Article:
§ COLONEL SIB H. VINCENT (Sheffield, Central)
I beg to ask the President of the Board of Trade if, having regard to the fact that loss of life at sea is now more frequently due to collision and sudden foundering, as in the case of La Bourgogne, than to storms, any regulations are in force on British ships, or on ships seeking clearance from British ports, as to the hanging of the boats and exercise in launching them, or as to notices to passengers, sailors, firemen and stewards with regard to boat stations in case of alarm, and similarly with regard to life-belts, life-rafts, and other life-saving gear; and if obedience to such regulations is ever the subject of inspection by the Board of Trade?
THE FINANCIAL SECRETARY TO THE TREASURY (Mr. R. W. HANBURT,) Preston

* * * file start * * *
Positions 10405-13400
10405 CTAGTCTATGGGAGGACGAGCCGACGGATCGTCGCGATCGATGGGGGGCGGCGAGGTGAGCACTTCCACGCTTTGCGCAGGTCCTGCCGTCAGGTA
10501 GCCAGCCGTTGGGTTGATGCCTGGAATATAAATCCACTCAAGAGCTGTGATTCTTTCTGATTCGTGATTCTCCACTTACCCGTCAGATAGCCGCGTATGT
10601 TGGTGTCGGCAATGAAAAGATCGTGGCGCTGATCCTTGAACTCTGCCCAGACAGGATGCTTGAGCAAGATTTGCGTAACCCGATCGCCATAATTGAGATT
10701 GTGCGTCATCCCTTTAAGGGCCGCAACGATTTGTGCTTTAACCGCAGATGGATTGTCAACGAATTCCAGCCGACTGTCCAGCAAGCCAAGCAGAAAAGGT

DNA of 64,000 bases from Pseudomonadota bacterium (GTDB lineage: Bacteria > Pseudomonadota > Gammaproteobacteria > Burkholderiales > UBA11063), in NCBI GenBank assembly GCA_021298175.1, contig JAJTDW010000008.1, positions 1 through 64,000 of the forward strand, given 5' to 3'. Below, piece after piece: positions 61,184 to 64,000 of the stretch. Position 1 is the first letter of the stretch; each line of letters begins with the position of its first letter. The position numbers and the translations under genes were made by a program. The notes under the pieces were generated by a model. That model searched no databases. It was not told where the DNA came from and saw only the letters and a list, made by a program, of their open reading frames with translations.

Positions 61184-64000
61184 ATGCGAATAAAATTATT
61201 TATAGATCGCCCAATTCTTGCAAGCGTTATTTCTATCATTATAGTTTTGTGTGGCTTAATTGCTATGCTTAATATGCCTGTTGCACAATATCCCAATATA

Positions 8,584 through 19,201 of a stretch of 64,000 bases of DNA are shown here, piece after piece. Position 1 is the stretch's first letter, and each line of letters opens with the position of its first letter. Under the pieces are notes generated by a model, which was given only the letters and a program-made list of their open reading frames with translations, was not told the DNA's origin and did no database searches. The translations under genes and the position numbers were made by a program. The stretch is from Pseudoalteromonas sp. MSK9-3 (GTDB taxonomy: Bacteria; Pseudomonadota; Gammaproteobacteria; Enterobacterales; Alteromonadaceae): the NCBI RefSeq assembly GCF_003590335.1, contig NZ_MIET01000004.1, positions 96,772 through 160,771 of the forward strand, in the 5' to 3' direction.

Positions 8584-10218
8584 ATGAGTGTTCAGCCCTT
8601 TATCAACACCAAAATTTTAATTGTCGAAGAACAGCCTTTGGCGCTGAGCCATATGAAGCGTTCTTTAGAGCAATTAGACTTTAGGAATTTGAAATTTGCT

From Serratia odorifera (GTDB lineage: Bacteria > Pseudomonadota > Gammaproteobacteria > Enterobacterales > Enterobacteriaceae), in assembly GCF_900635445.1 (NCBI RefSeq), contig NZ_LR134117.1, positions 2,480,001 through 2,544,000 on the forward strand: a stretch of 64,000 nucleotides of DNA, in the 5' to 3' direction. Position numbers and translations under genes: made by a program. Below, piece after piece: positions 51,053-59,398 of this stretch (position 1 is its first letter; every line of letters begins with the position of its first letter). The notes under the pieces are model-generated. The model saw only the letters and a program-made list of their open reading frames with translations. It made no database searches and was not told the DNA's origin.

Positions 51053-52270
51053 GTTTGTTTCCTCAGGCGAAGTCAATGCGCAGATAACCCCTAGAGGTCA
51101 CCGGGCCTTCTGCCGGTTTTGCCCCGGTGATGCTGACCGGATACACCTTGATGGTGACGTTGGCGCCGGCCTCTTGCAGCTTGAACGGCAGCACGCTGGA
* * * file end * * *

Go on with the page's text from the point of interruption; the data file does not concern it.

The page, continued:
My right honourable Friend the President of the Board of Trade has requested me to answer in his absence. The statutory rules and regulations under the Merchant Shipping Act require the boats and other life-saving appliances of all British ships to be kept so as to be at all times fit and ready for use, and in the case of passenger steamers such appliances are inspected, and the boat-lowering gear tested, by the Board of Trade Surveyors at each survey for renewal of the Passenger Certificate. In the case of emigrant ships, notices are posted in each compartment suggesting that crews should be assigned to the different boats, and that they should be exercised as opportunity arises. The Board of Trade officers also 71 thoroughly inspect boats and all life-saving appliances while an emigrant ship is being fitted for a voyage; and, in addition, when clearing vessels exercise the men in lowering one or two boats with the proper crew assigned in each case—the boats selected for lowering and manning being varied at each inspection.